problem because they are easily recognized by elementary tests so that the affected data may be removed at an early level. In contrast to transmission problems, operator errors are frequently the most difficult to recognize because they do not occur with any regular pattern and normally no indication exists within the data stream itself as to which data were attached manually at some stage of the data transmission process.

The deteclability of hardware or software malfunctions depends on the type of malfunction. The best method for identifying subtle malfunctions (i.e., biases which shift output values by a small amount) is the use of independent, redundant attitude hardware and processing techniques. Non-nominal operating conditions may also produce subtle errors that are difficult to detect. For example, spacecraft in synchronous orbits may have Earth horizon sensors which have been thoroughly analyzed and tested for normal mission conditions, but which are essentially untested for conditions arising during attitude maneuvers or transfer from low Earth orbit to synchronous altitude. (See, for example, the "pagoda effect" described in Section 9.4.) Each of these possible sources of bad data should be considered in preparation for mission support.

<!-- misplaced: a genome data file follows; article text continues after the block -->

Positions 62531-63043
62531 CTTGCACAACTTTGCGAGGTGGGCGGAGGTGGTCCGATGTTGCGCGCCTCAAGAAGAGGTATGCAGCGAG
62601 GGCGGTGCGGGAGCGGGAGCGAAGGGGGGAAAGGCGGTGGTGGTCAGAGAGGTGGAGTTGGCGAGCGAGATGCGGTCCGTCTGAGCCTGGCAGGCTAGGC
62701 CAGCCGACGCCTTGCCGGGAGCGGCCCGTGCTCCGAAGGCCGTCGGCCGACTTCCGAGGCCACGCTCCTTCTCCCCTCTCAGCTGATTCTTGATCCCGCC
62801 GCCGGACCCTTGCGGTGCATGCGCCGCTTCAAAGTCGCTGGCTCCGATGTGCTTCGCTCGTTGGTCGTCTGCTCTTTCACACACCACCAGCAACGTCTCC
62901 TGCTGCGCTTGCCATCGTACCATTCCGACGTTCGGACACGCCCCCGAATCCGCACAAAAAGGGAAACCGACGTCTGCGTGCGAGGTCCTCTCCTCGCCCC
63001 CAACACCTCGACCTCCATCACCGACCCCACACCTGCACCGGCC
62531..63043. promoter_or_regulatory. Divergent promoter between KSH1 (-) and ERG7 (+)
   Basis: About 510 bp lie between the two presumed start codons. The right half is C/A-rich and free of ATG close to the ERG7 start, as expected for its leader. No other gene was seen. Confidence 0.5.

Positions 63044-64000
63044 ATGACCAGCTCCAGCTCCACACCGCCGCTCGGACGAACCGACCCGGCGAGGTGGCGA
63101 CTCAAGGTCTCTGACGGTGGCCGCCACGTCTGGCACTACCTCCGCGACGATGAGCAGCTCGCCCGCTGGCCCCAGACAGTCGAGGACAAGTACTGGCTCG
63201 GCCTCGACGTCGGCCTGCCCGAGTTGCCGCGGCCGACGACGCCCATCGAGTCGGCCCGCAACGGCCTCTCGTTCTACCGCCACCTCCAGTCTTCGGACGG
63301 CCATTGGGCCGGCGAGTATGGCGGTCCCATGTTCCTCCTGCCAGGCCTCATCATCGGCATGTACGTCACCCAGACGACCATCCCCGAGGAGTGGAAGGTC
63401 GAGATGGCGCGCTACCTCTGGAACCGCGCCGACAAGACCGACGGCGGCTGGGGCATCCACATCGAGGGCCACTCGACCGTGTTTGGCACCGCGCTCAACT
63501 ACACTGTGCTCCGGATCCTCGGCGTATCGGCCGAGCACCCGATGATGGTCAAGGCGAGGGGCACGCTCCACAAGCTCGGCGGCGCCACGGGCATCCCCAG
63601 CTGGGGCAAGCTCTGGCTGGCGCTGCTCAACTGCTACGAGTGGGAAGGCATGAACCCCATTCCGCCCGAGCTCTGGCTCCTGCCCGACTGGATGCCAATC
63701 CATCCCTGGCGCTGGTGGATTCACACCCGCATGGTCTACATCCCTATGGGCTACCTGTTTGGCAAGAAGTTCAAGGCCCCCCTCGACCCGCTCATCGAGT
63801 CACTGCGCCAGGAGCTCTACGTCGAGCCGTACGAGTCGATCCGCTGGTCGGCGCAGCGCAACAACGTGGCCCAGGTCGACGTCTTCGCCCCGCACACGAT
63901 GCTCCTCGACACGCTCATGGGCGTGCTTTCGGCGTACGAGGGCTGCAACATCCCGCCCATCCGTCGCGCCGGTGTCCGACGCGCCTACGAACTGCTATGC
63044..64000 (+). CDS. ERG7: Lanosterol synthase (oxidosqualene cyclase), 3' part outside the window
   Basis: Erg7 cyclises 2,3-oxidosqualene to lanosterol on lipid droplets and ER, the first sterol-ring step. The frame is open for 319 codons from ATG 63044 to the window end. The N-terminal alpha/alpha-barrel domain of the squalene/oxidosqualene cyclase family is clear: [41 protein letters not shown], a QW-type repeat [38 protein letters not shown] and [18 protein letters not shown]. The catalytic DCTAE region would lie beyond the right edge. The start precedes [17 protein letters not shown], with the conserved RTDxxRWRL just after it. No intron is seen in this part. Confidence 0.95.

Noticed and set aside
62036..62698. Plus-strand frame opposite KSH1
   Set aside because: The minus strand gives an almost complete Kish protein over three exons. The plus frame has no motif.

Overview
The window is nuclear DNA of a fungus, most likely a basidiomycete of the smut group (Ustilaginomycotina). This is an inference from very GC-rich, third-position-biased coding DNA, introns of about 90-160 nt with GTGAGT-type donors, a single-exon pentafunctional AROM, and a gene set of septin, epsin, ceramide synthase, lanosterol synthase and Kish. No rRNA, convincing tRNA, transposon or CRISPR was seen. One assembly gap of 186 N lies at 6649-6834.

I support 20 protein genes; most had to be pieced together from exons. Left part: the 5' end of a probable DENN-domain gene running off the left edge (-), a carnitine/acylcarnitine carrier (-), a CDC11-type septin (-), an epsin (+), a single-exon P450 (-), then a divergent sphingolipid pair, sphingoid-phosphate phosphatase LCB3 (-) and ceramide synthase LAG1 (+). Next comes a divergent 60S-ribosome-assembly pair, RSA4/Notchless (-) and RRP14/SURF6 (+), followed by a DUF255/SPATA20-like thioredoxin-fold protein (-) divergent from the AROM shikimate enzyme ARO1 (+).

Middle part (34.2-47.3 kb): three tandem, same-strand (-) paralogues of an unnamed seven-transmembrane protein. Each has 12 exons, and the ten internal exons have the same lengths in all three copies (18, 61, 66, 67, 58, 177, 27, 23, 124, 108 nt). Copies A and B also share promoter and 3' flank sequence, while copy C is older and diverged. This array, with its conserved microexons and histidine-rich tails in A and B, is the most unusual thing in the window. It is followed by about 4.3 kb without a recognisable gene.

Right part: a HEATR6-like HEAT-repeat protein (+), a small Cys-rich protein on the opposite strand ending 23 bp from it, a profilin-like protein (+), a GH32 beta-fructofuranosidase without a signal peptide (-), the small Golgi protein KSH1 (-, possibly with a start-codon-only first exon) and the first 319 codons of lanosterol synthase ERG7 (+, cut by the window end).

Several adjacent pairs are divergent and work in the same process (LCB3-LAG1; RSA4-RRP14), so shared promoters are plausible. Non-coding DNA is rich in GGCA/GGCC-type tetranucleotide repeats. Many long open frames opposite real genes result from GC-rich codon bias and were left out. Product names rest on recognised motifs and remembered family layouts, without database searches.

9.1 Validation of Discrete Telemetry Data

Validation of discrete telemetry data consists of checking individual data items. The two principal methods of validation are (1) checking the actual value of data items, such as quality flags and sensor identification numbers, to determine if associated data are valid, and (2) checking that values of selected data items fall within specified limits.

In describing errors in raw telemetry, it is pertinent to distinguish between systematic and random errors. Systematic errors, or those which occur over a non-negligible segment of telemetry data, often are more troublesome to detect and

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